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Lord Inglewood: Perhaps I can respond to one or two of the points raised, particularly to that of my noble friend Lord Boyd-Carpenter. I have in my hand a copy of the Social Security Contributions and Benefits Act 1992, which gives an example of this provision. It is not quite good enough for the proposition about which we were talking, but I shall come back to the Chamber with other examples because I am confidently advised that they exist elsewhere.

My noble friend Lord Renton and the noble Lord, Lord Shepherd, made some extremely important points, and I am grateful to them for their remarks. Clearly this matter is of importance and is close, and properly close, to a number of your Lordships' hearts. We shall certainly consider extremely carefully everything that has been said here this afternoon on the subject. But I reiterate the Government's position that the present balance between primary legislation and regulations is roughly right in what we are proposing for the JSA.

Earl Russell: This debate has shown the House absolutely at its best. I am grateful to all noble Lords who have taken part in it. The noble Lord, Lord Shepherd, is right that this goes to the heart of the way the Bill has been constructed. Therefore, though the debate has taken time, I hope that before we are through it may turn out to have saved us time. The noble Lord, Lord Campbell of Alloway, is also right that the issue goes far beyond the scope of the Bill.

It had never been my intention to divide on the amendment today. We need to wait for the report of the Delegated Powers Scrutiny Committee, which, as I have said before, has been delayed through no fault of its own. But had it been my intention to divide, the remarks of the noble Lords, Lord Henderson of Brompton, Lord Campbell of Alloway and Lord Renton, and the final concluding remarks of the Minister would have been enough to dissuade me.

The noble Lord, Lord Campbell of Alloway, argued for placing the terms on the face of the Bill. He knows perfectly well that that is a type of argument for which I am normally an enthusiast. However, it seems to me to be a little more tricky than that. The basic principles here are placed on the face of the Bill. They are in Clause 1(2)—the claimant must be available for employment and actively seeking employment. But what we have here in all these regulations is an attempt to prescribe what shall be taken for evidence of being available for employment and actively seeking employment. The passage that seems to bear on this is the passage in the Renton Report, which I quoted last Thursday and shall not quote again, about attempting by drafting to guide the court's definition of intention. It is over-detailed draftsmanship. That is why I did not go down the road outlined by the noble Lord, Lord Campbell of Alloway. It tempts me very much, but I could not see a way along it on this occasion.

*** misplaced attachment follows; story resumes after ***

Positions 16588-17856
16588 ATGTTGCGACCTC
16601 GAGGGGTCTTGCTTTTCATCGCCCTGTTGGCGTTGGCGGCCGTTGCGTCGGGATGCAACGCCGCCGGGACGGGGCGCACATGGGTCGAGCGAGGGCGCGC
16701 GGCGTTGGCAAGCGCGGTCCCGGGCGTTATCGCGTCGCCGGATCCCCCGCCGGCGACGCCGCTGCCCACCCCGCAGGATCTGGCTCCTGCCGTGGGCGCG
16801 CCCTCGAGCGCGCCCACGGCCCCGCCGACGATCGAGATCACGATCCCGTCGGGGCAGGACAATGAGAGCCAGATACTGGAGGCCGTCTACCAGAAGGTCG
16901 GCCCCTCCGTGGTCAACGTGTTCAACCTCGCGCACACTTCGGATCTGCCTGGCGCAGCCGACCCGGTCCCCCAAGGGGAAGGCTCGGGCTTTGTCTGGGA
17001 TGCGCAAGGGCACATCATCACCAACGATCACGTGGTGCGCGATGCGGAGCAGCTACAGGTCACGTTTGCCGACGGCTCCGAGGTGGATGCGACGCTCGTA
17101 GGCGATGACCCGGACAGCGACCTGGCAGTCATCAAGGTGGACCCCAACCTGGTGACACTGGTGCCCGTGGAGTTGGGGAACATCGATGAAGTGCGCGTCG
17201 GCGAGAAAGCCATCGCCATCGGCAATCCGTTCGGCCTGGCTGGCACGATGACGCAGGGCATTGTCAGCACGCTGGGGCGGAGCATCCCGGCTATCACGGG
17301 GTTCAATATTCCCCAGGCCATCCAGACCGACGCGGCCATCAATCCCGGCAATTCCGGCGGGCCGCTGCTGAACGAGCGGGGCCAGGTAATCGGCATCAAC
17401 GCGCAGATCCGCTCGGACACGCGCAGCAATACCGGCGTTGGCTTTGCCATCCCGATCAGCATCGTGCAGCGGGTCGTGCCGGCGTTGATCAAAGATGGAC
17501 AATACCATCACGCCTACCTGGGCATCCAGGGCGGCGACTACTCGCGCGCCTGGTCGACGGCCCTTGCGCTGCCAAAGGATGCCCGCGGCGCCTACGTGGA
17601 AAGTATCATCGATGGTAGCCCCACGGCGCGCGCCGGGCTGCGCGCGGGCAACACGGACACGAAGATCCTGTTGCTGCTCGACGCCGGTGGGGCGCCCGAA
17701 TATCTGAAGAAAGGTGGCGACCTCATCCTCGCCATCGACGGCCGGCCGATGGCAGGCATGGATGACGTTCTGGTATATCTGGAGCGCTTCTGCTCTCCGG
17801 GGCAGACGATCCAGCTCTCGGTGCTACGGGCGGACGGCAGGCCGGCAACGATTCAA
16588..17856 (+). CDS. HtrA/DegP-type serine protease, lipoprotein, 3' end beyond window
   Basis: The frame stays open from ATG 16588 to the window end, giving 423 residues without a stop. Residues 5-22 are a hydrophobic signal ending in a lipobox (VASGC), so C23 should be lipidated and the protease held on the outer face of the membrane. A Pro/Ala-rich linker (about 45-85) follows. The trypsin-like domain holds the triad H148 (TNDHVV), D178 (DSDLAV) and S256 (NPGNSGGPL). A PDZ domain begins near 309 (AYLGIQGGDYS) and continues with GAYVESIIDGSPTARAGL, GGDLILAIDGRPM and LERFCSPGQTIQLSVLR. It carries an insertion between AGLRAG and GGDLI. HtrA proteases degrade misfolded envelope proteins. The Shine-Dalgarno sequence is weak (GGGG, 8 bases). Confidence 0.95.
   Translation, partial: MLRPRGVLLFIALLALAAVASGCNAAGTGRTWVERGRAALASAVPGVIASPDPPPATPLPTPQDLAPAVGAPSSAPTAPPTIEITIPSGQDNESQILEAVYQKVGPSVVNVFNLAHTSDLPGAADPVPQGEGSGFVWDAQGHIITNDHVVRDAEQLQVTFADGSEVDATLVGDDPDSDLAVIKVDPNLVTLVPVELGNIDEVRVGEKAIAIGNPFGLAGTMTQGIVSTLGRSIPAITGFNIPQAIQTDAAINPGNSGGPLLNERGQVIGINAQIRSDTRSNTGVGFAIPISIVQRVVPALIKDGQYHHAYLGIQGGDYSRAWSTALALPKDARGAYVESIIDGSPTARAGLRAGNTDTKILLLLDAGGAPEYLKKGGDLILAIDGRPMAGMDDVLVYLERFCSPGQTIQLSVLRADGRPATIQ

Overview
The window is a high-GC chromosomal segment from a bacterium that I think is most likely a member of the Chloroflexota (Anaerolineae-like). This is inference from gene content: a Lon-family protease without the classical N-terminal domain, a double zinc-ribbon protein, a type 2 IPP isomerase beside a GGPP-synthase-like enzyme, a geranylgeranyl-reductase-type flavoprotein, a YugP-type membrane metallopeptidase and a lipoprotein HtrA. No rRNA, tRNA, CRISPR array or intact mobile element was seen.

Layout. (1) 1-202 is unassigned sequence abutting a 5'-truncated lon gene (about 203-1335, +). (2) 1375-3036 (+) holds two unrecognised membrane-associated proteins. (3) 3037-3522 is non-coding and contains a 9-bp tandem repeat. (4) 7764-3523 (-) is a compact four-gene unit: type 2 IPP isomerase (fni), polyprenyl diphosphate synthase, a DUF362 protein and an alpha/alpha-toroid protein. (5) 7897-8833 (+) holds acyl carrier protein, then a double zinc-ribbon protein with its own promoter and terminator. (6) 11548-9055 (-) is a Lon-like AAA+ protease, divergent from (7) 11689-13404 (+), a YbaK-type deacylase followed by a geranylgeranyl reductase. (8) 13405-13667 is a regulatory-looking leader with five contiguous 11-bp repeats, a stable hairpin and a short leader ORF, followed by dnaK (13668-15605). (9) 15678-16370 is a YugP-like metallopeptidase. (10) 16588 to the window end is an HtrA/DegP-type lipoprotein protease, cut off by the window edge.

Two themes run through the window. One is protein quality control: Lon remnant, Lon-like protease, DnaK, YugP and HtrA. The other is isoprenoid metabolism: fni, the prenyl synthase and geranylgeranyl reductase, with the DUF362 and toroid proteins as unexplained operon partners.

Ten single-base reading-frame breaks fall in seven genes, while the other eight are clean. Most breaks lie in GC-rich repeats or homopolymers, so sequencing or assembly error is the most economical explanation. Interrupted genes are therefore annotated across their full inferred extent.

I was particularly grateful to the Minister for the care he took to think through the issues raised by the amendment. I understand the difficulties of a test of

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"genuinely seeking work", but that is what we have with the way a lot of the actively seeking work tests are conducted at present. I also entirely take his point about what he called "the necessary degree of certainty". I appreciate what it does to someone to be deprived of something that he thought was an entitlement. However, if the Minister looks at the arguments of the Renton Committee, he will consider amending the words "the necessary degree of certainty" to the words "the desirable degree of certainty". Attempting to achieve certainty by more and more careful draftsmanship, however desirable it may be, is at the end of the day a will-o'-the-wisp.

The Minister will, I hope, now accept that the amendment does not remove from the Bill the test of actively seeking employment or of being available for employment. It merely avoids a whole lot of tests of the intention being set out in regulations, which I think is not the best place for them. Clearly, we all have a great deal more thinking to do on all sides of the Chamber before we get this right. I hope that there will be more discussion of it inside and outside the Chamber. In the meantime, I beg leave to withdraw the amendment.

Amendment, by leave, withdrawn.

[Amendment No. 41 not moved.]

Lord McCarthy moved Amendment No. 42:

Page 5, line 11, leave out from ("Act") to end of line 12 and insert ("a person is available for employment if he is willing to do any work which he can reasonably be expected to do; and a person is actively seeking employment if he is taking such steps which are reasonable in his case as offering the best prospects of obtaining work and in this section "work" means employment either as an employed earner or as a self-employed earner and these terms shall have the same meaning as in section 2 of the Benefits Act).").

The noble Lord said: In moving this amendment I should like to speak also to Amendment No. 61. Members of the Committee who are aware of the grouping will know that Amendment No. 44, in the name of the noble Earl, Lord Russell, has also been grouped. I am quite happy that that should be the case. If the noble Earl wishes in due course to press it to a Division I shall support him. However, I shall not speak to that amendment because he will be able to do that much better than I can. I am speaking in the first instance to Amendment No. 42 and I shall come in a moment to Amendment No. 61.

Here we are sticking out our neck. After having said that we believe that there should be something on the face of the Bill, we felt that we ought to put something on the face of the Bill. It is up to the Government to say whether they like it. It is a cock-shy. I am quite sure that things can be found to be wrong with it. Things can be found to be wrong with any definition. But it is the first attempt to say the kind of thing which we feel could be on the face of the Bill. Therefore, at page 5, line 11, we say leave out from ("Act") to end of line 12 and insert our definition: